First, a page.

Leaning into the center this election
By Art Goodtimes
OUR INNER HILLARY … Since the right-to-vote came late to women, there’s something karmic about a female presidency now seemingly within grasp. As a consummate insider with three national campaigns under her belt, Hillary’s done everything “right” to win. Lined up money, staff, insiders and superdelegates. On the campaign trail she’s kept to the vacuous and the rhetorically progressive so as not to offend factions. It’s textbook old school. And it’s taking its toll. Those of us who had hoped for a black president AND change are not very impressed. Yes, she’s a woman, and her presidency would be historic, but it seems more of the same Clintonian muddle in the middle, without any challenge to the elites or America’s hegemonic military role. … Clearly, Jill Stein would make a better first-woman American president. She’s an amazing candidate for the Green Party … But this November isn’t just about America. It’s about the whole fractious international order, with nuclear capabilities proliferating, belligerent and out-of-control states making provocations, bitterly irreconcilable conflicts popping up all over the globe … Like Alice Walker, I think Jefferson was right. We need a little rebellion now and again to reinvigorate the political experiment we call democracy. Arab Spring. Tea Party. Neo-fascists. Syriza. There are uprisings all over the world. And this November is about the world -- on the brink of climate change with more refugees/immigrants than anytime since World War II. So I’m a little rebellious -- delighted to have been a Bernie supporter, excited about Sen. Elizabeth Warren and hopeful that we can build a progressive coalition over the next decade … But, to be frank, analysis leads me to believe, for this November, Hillary better represents the international order of the “Free World” and its NATO allies in a time of upheaval and emergencies. Some would call it an American Empire, with as far a reach as the British, the Roman, the Persian or the Chinese Empires – if at a much shorter, more speeded-up, timescale … Regardless, these are dangerous times. In an election where our choices are between a rich bully and a rich manipulator, I’m inclined to go with the latter. For the sake of the world, as much as our own democracy.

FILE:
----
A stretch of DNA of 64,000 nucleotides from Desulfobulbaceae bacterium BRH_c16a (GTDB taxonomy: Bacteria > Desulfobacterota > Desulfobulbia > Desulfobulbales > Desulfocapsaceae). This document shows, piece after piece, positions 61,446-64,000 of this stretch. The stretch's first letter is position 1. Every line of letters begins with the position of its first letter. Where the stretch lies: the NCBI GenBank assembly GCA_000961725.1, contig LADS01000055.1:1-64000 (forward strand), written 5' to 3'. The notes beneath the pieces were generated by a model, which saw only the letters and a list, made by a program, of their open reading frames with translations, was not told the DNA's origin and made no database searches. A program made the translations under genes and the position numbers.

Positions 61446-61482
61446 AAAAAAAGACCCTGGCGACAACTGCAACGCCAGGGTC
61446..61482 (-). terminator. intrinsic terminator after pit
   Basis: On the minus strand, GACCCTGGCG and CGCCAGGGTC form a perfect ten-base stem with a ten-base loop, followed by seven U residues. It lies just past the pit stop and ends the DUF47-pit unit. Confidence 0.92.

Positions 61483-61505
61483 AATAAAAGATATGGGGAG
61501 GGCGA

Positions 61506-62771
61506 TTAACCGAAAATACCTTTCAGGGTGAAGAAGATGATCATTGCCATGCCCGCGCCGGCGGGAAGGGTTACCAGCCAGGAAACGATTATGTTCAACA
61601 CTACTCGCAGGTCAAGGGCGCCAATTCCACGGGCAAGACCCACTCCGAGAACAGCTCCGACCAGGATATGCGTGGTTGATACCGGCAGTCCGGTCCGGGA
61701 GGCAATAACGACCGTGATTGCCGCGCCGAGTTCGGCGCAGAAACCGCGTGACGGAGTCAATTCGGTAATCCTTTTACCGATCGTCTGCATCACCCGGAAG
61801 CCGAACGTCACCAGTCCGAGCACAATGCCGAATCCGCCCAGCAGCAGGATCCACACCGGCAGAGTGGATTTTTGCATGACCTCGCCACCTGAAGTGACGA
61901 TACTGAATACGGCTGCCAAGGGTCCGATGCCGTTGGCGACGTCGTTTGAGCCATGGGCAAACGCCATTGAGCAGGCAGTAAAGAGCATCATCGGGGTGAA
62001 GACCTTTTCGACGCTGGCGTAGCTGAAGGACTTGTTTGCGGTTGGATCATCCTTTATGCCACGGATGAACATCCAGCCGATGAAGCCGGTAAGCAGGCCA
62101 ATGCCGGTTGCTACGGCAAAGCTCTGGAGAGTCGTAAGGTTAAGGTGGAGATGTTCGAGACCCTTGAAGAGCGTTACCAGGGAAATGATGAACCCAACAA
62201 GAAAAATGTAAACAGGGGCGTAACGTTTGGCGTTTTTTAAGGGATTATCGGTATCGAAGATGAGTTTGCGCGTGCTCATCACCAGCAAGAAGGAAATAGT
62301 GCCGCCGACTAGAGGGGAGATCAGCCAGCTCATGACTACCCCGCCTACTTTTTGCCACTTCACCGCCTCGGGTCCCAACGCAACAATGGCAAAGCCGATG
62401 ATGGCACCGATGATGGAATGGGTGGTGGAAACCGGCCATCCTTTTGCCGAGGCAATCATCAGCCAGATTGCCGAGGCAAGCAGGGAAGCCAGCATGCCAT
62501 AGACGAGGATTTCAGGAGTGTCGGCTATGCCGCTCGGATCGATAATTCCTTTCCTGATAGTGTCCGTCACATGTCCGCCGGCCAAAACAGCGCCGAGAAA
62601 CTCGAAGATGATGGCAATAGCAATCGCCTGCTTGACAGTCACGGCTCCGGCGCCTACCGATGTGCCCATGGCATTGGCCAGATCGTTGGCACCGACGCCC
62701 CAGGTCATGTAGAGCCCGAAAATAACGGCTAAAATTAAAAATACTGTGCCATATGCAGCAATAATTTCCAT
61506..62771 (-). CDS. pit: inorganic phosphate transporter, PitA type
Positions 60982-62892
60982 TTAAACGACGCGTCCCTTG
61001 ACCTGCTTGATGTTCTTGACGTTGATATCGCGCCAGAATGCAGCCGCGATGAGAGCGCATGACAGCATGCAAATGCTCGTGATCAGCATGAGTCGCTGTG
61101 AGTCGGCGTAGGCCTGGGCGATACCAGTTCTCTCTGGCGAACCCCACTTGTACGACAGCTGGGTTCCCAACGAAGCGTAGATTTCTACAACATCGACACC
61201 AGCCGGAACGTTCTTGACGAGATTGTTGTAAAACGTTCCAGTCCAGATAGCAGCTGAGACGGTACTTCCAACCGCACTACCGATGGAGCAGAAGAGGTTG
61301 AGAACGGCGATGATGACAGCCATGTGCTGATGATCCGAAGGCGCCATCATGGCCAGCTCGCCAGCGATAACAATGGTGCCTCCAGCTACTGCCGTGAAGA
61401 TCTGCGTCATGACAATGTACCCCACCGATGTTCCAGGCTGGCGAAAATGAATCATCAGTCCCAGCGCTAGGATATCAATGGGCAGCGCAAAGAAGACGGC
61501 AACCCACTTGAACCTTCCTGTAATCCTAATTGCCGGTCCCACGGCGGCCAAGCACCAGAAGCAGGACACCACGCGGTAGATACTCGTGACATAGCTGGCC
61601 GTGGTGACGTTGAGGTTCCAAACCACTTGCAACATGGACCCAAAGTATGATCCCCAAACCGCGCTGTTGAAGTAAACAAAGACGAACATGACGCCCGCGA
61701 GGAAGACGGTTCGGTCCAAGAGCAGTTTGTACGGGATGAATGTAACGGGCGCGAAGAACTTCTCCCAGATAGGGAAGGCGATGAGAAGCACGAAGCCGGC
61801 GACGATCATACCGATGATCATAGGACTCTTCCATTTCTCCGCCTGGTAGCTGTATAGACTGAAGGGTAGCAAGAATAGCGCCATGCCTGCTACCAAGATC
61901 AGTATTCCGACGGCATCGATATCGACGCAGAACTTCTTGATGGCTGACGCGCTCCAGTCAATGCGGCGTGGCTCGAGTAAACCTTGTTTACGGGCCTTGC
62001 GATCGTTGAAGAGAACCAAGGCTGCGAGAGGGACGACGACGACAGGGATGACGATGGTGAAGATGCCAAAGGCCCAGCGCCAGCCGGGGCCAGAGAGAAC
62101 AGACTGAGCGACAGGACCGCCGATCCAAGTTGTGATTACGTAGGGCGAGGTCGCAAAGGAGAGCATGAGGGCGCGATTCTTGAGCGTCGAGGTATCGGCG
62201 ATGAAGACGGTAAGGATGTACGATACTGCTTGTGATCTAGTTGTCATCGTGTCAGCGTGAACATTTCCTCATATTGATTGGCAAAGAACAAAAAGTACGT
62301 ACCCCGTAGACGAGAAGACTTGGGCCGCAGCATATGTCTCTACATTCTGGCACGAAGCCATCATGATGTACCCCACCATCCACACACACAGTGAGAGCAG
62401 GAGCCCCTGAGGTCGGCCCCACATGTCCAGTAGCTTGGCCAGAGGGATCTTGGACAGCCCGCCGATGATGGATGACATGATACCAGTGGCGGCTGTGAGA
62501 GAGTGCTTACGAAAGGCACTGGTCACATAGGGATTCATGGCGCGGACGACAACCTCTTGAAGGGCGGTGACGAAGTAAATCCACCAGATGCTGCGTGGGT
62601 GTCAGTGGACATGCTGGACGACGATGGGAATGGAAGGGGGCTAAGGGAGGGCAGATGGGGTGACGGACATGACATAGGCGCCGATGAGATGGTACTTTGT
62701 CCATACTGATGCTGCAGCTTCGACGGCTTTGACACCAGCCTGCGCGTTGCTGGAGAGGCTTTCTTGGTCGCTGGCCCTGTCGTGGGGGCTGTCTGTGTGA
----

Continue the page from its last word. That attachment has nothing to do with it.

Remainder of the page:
THE TALKING GOURD
that hard edge
which supercedes all
SHROOMFEST … Do come check out the Telluride Mushroom Festival Aug. 18-21. Saturday afternoon at 4 pm will be the mushroom parade – a great time to bring the kids, dress up in a mushroom costume, and march with us down Telluride’s main street, chanting “We Love Mushrooms!” … Many amazing talks and forays, and a special Talking Gourds Mycolicious Poetry Party Friday night at 8 pm in Elks Lodge (old Swede- Finn building) with Native American poet Jeanetta Calhoun Mish reading from her new book What I Learned At the War (West End Press, Albuquerque, 2016), Rosemerry Wahtola Trommer doing her TedX Talk on metaphor, and lots more.
PLANT WALK … Checking my notes from the excellent Tamarisk Plant Workshop with Botanist Amanda Clements down at Bedrock a couple months back, I was surprised to learn that they’ve developed a gall midge wasp to lay eggs on “Russian knapweed” (Rhaponticum repens – formerly Acroptilon, originally Centaurus by Linnaeus). The larvae eat the seedheads they infect. I know rhaponticum stands have been reported to thrive for 75 years, and Cloud Acre has been mobbed with their deep irrigated-wetlands’-alluvial-clay roots for 30 years, but I am making handpull progress. Each year fewer and fewer perennial shoots of this Eurasian exotic appear. Nevertheless, a new bug would be welcome … How native “New Mexico Privet” or “Desert Olive” (Forestiera neomexicana) has late summer purplish berries that birds love … How colonizing fronds of Reed Canarygrass (Phalaris arundinacea) can be found on the banks of the Dolores – a plant I’d only learned about from Jonathan Ott at a Telluride Mushroom Festival years ago. The toxic alkaloid gramine — found in Phalaris spp. — Is used mostly in synthetic organic chemistry as a starting material for tryptophan syntheses … How introduced Clasping Pepperweed (Lepidium perfoliatum) is a small ground-hugging annual or biennial. It has those oval seedheads like tiny light-gray lanterns … How even in the trampled flats of the Bedrock Boat Launch native grasses thrived: Stipa comata — “Needle & Thread”; Achnatherum hymenoides, formerly Oryzopsis -- “Indian Ricegrass”; and Pascopyrum smithii, formerly Agropyron — “Western Wheatgrass.”